Britain hopes US will honour G7 commitments on trade


File photo of British Prime Minister Theresa May.

File photo of British Prime Minister Theresa May.

Britain urged the United States to honour commitments made at the G7 summit, Prime Minister Theresa May’s spokesman said on June 11, 2018 even after US President Donald Trump rejected a joint communique in a bitter spat over trade tariffs.

“The communique was agreed by all the parties who attended the G7 and we fully intend to honour it. We would hope that the US will similarly honour the commitments that they have made,” he said.

The summit in Canada ended in farce and a renewed threat of trade war on June 9, 2018 after Trump rejected an attempt to write a consensus statement and bitterly insulted the Canadian host.

The joint communique that was thrashed out over two days of negotiations vowed that members would reform multilateral oversight of commerce through the World Trade Organization (WTO) and seek to cut tariffs.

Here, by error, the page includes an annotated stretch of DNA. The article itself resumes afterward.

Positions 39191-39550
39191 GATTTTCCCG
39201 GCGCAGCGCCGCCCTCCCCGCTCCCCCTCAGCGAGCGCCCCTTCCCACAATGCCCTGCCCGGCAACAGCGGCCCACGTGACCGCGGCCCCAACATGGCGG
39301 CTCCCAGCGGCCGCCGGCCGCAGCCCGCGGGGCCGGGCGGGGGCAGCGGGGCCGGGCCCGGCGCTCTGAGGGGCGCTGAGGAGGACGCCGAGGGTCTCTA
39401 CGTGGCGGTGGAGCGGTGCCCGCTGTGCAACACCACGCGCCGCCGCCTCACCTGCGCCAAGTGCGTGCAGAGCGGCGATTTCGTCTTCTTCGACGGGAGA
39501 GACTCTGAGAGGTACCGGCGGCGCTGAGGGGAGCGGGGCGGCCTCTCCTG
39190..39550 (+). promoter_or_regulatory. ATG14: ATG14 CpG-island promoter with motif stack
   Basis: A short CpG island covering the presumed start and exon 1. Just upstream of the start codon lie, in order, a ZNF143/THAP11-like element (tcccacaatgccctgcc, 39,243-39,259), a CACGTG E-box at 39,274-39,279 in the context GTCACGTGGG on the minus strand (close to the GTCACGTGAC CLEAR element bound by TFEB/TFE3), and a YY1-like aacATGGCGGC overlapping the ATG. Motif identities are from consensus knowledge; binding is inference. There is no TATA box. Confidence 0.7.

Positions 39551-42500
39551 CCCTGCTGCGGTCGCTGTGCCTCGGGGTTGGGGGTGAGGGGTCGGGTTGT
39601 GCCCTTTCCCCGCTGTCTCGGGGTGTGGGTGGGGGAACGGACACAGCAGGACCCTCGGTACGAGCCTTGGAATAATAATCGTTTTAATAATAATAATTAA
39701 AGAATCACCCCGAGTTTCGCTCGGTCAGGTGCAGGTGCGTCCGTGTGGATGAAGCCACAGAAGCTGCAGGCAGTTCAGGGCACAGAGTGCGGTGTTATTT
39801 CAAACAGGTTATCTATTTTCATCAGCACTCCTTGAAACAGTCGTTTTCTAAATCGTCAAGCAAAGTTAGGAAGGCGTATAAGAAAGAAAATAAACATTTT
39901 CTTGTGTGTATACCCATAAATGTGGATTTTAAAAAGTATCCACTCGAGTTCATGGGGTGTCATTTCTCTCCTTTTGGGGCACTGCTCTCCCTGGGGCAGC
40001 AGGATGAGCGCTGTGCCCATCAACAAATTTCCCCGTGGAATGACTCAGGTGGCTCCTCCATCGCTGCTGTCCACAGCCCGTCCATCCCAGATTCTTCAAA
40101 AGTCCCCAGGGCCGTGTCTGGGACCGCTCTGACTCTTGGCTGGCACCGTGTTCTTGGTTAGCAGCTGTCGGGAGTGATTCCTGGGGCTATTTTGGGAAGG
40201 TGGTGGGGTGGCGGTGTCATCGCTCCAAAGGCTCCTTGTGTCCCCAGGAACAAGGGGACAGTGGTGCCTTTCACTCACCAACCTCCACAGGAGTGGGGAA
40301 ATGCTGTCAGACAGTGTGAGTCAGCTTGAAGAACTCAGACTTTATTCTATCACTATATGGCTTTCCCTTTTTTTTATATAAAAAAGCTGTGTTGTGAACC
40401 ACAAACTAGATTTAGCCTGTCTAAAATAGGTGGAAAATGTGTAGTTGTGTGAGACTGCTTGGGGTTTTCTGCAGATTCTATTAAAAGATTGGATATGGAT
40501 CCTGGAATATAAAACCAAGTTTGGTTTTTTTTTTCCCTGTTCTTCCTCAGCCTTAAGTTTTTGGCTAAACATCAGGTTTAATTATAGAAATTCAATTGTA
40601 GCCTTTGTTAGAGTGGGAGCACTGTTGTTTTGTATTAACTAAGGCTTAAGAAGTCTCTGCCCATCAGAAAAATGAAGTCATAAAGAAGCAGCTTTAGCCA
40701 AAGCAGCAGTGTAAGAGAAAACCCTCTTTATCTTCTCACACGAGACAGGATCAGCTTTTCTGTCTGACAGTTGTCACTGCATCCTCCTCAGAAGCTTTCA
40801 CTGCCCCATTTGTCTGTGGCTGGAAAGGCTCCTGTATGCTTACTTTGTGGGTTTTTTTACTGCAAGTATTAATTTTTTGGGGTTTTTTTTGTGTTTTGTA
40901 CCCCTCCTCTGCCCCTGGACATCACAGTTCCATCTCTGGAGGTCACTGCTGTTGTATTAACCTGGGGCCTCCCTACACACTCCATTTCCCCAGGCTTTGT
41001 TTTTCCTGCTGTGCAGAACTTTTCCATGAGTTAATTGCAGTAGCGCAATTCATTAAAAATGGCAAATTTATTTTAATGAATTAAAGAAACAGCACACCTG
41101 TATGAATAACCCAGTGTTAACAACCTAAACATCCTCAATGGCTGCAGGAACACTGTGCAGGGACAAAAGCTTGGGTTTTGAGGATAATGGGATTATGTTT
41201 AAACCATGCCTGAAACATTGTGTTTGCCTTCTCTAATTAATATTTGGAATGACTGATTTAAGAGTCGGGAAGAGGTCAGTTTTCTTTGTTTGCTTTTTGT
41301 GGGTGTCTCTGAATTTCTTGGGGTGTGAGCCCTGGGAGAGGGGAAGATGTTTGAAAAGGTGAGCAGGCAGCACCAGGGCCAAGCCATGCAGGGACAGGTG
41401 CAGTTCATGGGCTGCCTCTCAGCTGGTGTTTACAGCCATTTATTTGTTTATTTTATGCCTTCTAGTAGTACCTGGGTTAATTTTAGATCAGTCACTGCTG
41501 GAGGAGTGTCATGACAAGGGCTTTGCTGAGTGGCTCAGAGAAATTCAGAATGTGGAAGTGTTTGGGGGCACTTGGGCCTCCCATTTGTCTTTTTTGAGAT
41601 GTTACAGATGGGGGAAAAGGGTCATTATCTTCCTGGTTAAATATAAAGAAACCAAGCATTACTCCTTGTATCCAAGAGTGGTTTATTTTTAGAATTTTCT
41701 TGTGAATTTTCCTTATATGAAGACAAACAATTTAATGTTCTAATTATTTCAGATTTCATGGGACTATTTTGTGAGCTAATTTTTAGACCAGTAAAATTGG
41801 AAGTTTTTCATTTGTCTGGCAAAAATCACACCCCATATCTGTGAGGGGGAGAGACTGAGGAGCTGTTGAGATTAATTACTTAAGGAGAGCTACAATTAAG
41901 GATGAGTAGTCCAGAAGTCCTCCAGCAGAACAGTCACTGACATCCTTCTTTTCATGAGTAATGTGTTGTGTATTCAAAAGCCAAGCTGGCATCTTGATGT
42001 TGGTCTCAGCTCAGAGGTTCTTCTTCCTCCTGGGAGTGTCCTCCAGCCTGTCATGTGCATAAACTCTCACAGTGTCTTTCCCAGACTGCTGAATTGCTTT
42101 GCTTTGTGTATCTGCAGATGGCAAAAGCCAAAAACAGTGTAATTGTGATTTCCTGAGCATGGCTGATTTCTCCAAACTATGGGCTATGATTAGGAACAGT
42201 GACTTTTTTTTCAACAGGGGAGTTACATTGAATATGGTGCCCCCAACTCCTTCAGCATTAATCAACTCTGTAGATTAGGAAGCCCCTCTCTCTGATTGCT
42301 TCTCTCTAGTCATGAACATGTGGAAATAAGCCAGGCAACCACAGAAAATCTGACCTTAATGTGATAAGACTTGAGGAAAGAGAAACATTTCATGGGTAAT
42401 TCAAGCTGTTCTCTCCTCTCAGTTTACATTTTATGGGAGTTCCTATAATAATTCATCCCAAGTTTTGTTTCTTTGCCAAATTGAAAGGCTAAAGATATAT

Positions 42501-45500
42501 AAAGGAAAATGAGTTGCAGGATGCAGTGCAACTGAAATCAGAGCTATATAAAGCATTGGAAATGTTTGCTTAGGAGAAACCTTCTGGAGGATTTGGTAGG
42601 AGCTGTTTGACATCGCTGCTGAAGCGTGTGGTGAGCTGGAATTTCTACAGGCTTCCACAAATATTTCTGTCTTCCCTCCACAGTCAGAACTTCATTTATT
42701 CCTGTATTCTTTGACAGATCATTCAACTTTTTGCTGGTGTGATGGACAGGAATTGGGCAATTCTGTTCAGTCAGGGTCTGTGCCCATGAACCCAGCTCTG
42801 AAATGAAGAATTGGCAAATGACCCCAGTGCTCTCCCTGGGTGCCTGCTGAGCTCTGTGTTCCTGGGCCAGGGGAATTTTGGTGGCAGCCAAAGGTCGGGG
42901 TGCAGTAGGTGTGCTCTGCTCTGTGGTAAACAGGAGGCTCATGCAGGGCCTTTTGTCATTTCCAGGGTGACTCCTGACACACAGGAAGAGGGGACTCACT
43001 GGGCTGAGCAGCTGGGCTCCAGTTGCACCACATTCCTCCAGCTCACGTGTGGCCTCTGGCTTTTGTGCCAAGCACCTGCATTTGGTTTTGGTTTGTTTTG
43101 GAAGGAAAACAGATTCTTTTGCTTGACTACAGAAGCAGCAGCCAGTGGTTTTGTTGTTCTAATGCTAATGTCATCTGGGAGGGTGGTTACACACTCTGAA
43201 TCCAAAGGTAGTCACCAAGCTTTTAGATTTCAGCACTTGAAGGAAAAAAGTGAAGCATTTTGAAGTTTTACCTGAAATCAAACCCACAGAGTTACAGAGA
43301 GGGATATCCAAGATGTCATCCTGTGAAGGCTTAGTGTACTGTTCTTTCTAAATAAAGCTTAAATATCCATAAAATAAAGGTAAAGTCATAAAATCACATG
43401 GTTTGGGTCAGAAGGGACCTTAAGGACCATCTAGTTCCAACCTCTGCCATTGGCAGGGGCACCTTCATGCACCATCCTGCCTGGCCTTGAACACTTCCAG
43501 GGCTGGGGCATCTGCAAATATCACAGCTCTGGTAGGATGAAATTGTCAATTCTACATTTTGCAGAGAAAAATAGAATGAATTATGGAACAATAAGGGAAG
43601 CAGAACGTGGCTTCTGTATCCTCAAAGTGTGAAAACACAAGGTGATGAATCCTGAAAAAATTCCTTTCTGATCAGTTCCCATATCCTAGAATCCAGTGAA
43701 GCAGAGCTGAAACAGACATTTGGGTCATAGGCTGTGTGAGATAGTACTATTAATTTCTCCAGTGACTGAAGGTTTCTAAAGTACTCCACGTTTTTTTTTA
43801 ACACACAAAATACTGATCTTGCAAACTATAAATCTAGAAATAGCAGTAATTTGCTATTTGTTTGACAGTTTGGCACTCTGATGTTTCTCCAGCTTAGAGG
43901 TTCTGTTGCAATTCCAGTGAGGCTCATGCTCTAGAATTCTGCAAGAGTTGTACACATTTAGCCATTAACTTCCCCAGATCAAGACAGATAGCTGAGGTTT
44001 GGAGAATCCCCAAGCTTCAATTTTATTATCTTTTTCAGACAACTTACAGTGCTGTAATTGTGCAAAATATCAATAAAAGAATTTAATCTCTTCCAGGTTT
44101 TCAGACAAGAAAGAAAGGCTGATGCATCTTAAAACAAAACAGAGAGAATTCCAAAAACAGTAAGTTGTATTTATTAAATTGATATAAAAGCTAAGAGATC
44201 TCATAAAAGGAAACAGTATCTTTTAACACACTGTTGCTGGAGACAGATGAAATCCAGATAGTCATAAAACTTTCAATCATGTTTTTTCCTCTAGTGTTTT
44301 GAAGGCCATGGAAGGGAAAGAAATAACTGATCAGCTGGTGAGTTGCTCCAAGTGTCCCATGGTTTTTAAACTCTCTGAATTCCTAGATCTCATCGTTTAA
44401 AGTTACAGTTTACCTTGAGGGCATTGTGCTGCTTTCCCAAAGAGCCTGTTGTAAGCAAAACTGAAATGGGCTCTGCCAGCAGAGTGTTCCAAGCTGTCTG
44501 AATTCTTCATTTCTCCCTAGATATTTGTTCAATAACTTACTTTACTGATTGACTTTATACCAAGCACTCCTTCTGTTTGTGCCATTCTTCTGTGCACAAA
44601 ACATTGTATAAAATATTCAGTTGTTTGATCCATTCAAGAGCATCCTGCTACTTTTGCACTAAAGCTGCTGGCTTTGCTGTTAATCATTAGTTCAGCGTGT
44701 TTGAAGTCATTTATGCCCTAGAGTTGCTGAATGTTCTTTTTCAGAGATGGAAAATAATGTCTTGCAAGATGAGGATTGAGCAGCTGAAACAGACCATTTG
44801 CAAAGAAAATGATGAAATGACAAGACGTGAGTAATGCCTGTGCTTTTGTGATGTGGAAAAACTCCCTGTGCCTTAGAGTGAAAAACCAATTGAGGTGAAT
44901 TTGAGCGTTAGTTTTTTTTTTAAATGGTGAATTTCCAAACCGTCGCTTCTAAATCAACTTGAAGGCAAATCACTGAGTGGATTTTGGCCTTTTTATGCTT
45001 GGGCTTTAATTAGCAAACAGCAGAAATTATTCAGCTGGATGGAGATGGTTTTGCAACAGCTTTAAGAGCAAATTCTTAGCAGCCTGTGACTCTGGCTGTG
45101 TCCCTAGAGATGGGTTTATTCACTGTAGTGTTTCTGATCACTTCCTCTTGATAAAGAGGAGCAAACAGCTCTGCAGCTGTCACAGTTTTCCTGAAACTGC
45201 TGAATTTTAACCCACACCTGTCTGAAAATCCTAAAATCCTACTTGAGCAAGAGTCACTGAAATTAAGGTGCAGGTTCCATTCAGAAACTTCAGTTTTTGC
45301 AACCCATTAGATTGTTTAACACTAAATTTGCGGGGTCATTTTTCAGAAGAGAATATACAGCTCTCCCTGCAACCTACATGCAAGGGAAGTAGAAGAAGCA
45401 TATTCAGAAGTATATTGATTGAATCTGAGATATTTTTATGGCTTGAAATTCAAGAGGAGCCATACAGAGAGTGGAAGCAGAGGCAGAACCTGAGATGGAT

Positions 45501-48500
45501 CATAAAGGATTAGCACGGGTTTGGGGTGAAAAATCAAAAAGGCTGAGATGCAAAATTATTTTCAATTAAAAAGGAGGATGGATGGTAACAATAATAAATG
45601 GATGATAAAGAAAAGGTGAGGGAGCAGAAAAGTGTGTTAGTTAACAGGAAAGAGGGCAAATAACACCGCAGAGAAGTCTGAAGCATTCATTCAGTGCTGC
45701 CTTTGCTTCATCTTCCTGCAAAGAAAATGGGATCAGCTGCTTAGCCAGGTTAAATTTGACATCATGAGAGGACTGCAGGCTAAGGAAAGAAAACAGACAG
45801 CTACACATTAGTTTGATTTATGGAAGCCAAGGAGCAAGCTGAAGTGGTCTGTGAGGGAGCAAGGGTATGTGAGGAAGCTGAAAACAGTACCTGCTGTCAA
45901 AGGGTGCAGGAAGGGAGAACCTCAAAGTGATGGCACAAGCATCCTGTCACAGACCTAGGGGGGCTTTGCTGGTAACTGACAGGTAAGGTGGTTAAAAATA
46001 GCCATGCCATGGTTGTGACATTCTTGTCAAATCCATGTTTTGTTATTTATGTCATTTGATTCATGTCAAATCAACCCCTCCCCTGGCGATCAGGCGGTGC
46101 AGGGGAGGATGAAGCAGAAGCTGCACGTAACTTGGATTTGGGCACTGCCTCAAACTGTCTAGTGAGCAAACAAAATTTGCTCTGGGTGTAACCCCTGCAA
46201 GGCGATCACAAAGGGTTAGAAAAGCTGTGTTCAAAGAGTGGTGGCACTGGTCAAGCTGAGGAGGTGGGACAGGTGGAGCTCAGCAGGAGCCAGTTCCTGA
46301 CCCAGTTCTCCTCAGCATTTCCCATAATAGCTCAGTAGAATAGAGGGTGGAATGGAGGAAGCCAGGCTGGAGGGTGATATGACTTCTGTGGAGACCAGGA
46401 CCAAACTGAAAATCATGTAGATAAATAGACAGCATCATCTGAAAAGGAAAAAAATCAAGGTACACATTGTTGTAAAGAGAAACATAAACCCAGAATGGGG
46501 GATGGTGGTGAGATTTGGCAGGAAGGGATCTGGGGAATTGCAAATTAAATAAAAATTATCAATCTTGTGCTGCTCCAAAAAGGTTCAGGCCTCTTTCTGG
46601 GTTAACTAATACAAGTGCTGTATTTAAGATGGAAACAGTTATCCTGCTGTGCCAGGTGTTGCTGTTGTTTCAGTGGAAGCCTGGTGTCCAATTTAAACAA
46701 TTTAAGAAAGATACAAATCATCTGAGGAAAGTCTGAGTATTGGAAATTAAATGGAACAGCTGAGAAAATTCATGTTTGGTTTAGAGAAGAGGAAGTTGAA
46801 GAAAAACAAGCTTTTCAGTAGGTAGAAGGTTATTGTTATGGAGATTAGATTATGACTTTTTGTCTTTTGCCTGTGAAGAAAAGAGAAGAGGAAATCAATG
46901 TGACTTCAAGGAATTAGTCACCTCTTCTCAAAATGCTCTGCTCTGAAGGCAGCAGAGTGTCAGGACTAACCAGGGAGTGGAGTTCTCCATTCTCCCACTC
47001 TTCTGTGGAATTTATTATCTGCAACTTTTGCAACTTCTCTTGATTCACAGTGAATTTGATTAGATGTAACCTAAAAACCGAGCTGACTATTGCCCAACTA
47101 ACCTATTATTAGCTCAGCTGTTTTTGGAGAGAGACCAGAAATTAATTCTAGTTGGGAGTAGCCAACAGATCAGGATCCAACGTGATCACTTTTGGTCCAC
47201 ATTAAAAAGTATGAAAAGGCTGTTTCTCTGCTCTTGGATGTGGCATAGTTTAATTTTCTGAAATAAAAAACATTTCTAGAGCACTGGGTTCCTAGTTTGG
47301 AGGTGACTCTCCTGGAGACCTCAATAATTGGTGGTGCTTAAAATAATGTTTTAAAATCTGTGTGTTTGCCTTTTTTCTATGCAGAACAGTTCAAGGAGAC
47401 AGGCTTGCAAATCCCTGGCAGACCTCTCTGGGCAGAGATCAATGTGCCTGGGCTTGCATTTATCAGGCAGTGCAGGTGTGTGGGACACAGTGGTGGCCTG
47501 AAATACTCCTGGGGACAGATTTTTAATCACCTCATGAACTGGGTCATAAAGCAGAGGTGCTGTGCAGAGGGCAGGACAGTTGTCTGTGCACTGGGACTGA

“We commit to modernize the WTO to make it more fair as soon as possible. We strive to reduce tariff barriers, non-tariff barriers and subsidies,” it said, reflecting the typical language of decades of G7 statements.

Trump had already said he would not hesitate to shut countries out of the US market if they retaliate to steep tariffs he has imposed on steel and aluminium imports.

The joint communique was published online before Trump tweeted his disapproval after comments made by Canadian Prime Minister Justin Trudeau.

“Based on Justin’s false statements at his news conference, and the fact that Canada is charging massive Tariffs to our US farmers, workers and companies, I have instructed our US Reps not to endorse the Communique as we look at Tariffs on automobiles flooding the US Market!” Trump tweeted.

“PM Justin Trudeau of Canada acted so meek and mild during our @G7 meetings only to give a news conference after I left saying that, ‘US Tariffs were kind of insulting’ and he ‘will not be pushed around.” Very dishonest & weak.”

Trudeau had told reporters that Trump’s decision to invoke national security to justify US tariffs on imports of steel and aluminium was “insulting” to Canadian veterans who had stood by their US allies in conflicts dating back to World War I.

“Canadians are polite and reasonable but we will also not be pushed around,” he said.